As part of hypothesis testing, in order to ascertain if the global spread of the SARS-CoV-2 virus influenced the incidence of T1D, we investigated the possibility of apparent differences in the T1D incidence in the populations positive or negative for SARS-CoV-2 in the period from March 2020 to July 2021 with the incidence of the last two previous 12-month periods (2018–2019 and 2019–2020), in which the incidence of T1D was followed up with documented persistence of the T1D condition as medical history in the EMRs.
Data and Resource Availability
The data were acquired from deidentified EMRs accessible inside the TriNetX data platform. Proposals for access to the data should be directed to firstname.lastname@example.org. Data requestors will need to sign an agreement with TriNetX that defines the scope of the variables accessible for each of the patient records and the scope of the overall data access.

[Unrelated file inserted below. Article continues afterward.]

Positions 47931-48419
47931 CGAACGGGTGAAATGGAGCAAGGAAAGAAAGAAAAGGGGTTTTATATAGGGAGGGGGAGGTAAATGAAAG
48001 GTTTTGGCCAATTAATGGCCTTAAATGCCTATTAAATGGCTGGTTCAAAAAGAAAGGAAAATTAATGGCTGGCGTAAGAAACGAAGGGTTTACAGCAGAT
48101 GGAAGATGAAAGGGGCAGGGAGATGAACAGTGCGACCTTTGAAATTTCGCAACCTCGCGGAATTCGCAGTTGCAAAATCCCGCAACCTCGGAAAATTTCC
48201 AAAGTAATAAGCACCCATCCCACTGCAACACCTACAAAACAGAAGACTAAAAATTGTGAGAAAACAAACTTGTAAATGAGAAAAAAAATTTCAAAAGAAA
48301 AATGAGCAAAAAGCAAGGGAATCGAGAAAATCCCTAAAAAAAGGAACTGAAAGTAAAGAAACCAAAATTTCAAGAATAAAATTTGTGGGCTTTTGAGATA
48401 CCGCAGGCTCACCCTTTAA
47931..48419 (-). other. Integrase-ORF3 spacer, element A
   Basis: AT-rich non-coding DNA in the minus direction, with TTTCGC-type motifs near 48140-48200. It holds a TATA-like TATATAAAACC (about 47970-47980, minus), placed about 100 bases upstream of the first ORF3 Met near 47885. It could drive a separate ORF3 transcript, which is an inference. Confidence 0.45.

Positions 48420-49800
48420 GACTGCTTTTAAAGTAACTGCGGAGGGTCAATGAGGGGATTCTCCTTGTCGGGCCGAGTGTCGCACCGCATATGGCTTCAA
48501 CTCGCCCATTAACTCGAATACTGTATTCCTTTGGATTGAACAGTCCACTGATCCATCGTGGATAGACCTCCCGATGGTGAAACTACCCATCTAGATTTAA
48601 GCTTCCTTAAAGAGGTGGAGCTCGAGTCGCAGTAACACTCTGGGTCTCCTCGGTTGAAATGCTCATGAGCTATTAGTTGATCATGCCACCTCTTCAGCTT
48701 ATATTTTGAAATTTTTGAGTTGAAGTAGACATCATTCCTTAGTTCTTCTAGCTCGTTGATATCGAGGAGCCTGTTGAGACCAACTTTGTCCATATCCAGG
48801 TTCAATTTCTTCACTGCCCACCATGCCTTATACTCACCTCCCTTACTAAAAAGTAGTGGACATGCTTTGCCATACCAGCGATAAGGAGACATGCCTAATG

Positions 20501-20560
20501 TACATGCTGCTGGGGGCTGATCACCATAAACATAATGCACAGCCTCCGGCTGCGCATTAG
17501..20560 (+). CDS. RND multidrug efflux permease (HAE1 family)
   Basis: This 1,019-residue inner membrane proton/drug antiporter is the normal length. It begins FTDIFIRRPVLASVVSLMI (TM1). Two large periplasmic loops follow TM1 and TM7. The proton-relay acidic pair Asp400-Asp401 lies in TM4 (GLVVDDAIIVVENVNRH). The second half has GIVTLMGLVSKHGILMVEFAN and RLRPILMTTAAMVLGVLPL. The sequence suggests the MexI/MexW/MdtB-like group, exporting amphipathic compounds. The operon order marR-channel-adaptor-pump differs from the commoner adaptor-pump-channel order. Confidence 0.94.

Patient selection is shown in Fig. 1. Patient demographics for the overall cohorts and the age-stratified cohorts are shown in Tables 1 and 2. Adjusted T1D incidence outcomes are shown in Table 3. This is the incidence of T1D in propensity score-matched patients without T1D in the preindex period (i.e., those patients without a medical history, record, or diagnosis of T1D or T2D in the preindex period). The results of the consequent and comparative analysis concerning T2D incidence are shown in Table 4. In this study, we show the incidence of T2D in propensity score-matched patients without T2D or T1D (i.e., only patients without a medical history, record, or diagnosis of T1D or T2D in the preindex period). Inside the 0–18-year-old population, our analysis did not reveal any statistically distinguishable difference in the incidence of T1D between populations with COVID-19 and without COVID-19 (Table 3). However, our analysis did reveal a statistically distinguishable incidence between the two populations in the 19–30-year-old range. Concerning the incidence of T2D post–COVID-19, we did not identify any statistically distinguishable difference in the incidence of T2D between the populations with COVID-19 and without COVID-19 (Table 4). Subgroup analysis was not possible given the general deidentified nature of the available medical records and the limits in the deidentified data available for further analysis. We followed up the initial TriNetX-based data search and analysis, this time using the Epic Cosmos federated database (>139 million individual records). The outcomes in this second, larger database supported our initial findings (no statistically distinguishable difference in the incidence of T1D between COVID-19 and non–COVID-19 populations [Supplementary Table 1]). Additionally, the incidence of T1D in COVID-19 subjects for the period 1 March 2020 to 15 July 2021 was below the annual historical U.S. and global incidence (20–24) and that in the calendar year periods 2018–2019 and 2019–2020 (Supplementary Table 1).